November 16, 2012
Come meet faculty, learn about the MIT Graduate Program in Science Writing, and ask questions.
Light refreshments provided.
If you’re intersted in attending, please register using the ticket form beloow.
October 19, 2012
Come meet faculty, learn about the MIT Graduate Program in Science Writing and ask questions.
Light refreshments provided.
If you’re interested in attending, please register using the ticket form below.
On April 26, Professor Marcia Bartusiak will participate in “Dramatic 2-minute-long readings from bizarre studies and patents that resulted in Ig Nobel Prizes, recited by an all-star cast of scientists, journalists, and other enlightening entertainers.” The event is part of the Cambridge Science Festival and is sponsored by the Annals of Improbable Research.
Where: Voltage Coffee & Art, 295 Third Street, Cambridge, Massachusetts, USA.
When: 6:00 pm, Thursday, April 26, 2012
This event is free.
April 17, 2012 4-5:30
Jason Pontin, Editor in Chief of MIT Technology Review, will conduct a wide-ranging but informal conversation with science fiction writer Neal Stephenson about his craft, preoccupations, influences, and inspirations. Among the issues they’ll discuss: the state and future of hard science fiction and how e-readers are influencing novels. At the end of an hour-long conversation with Pontin, Stephenson will take 30 minutes of questions from the audience. The event will be video taped and an edited version of the interview will appear in the 2012 edition of Technology Review’s annual science fiction special issue, TRSF.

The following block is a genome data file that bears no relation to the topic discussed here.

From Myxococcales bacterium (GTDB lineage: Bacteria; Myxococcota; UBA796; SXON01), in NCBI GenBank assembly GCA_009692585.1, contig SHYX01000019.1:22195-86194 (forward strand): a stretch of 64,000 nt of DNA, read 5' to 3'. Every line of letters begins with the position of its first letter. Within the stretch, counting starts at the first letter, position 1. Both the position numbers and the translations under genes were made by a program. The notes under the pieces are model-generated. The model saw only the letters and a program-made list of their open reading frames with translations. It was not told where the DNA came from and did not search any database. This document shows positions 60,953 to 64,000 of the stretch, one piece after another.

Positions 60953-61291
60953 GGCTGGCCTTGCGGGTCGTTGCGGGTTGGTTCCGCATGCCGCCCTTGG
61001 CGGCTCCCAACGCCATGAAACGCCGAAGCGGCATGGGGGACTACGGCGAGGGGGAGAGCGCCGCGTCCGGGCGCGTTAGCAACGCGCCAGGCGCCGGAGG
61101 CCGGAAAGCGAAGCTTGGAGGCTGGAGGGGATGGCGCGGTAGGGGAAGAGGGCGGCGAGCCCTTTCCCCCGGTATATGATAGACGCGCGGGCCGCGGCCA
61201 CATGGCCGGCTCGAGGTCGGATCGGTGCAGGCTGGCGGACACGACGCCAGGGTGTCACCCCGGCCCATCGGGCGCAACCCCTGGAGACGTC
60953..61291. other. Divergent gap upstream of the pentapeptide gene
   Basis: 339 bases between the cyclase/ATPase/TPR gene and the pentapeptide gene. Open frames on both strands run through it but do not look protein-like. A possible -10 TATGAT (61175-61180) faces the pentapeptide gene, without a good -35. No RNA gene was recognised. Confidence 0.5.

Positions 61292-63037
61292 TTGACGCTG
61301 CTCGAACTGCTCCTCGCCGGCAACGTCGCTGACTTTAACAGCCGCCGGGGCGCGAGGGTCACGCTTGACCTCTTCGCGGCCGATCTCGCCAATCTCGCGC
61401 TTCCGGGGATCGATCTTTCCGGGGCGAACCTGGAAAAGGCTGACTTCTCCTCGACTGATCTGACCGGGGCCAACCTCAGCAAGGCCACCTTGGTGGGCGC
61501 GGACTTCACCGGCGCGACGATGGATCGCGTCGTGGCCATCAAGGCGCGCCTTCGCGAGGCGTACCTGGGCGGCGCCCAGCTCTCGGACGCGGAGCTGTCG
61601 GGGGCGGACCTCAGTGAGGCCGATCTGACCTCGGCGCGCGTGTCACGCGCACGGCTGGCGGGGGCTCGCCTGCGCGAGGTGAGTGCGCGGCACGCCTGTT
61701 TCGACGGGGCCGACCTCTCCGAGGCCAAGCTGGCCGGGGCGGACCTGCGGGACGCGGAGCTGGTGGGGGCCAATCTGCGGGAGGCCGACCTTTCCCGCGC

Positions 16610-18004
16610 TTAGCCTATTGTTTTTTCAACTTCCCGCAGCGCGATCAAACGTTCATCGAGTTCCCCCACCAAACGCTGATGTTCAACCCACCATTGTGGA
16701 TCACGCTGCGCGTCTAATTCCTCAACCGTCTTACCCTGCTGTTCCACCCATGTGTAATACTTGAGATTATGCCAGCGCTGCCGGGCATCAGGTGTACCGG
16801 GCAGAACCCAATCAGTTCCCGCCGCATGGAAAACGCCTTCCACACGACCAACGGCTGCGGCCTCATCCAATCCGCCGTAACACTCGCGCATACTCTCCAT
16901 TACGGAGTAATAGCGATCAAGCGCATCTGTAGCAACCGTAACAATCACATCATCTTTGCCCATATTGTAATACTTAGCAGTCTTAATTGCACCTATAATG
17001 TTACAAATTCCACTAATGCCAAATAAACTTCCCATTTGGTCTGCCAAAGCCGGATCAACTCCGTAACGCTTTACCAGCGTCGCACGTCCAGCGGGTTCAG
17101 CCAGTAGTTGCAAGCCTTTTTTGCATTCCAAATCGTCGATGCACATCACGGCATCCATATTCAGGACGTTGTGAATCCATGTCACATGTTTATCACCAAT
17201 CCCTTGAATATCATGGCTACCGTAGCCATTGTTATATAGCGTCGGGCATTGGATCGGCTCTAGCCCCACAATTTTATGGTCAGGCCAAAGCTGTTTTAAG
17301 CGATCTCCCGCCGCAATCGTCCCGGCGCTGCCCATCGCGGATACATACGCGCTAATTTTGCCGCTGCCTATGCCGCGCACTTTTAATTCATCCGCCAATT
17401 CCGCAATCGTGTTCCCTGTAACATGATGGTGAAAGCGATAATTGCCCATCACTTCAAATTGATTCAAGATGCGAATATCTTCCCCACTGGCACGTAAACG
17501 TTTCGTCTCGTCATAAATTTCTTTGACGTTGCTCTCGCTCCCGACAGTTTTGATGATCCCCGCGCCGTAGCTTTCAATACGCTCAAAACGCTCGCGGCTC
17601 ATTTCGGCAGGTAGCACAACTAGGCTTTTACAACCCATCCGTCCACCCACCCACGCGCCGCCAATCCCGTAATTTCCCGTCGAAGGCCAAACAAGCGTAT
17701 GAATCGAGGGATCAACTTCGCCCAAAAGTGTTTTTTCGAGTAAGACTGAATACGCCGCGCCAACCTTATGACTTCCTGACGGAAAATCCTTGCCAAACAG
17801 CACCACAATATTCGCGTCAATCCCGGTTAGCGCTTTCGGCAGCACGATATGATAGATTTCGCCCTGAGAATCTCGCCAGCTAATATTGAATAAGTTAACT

Enrollment limited: advance sign up required (see contact below)
Signup by: 09-Jan-2012
Limited to 30 participants.
Participants requested to attend all sessions (non-series)
Prereq: Paragraph describing why the student wishes to participate
This class will lead its participants through the journey from facts into story as they learn how to communicate science in ways a broad public audience will engage and remember.
This class introduces participants to the key steps involved in presenting complicated ideas in an accurate and memorable fashion. In the first session we will cover what elements make excellent science writing for the public: structure, metaphor as a tool, translation of complexity, accuracy while simplifying, and the art of triage – telling your audience what it needs to know to grasp your material, but not everything that you know.
Students will discuss a series of research findings and background materials, and transform them into a short popular piece. Those pieces will be workshopped until the participants grasp the idea of story, as opposed to report, down to the bone.
The class will be led by the New York Times bestselling science writer Seth Mnookin, and by Peabody and National Academies award-winning writer and film maker Thomas Levenson, head of 21W.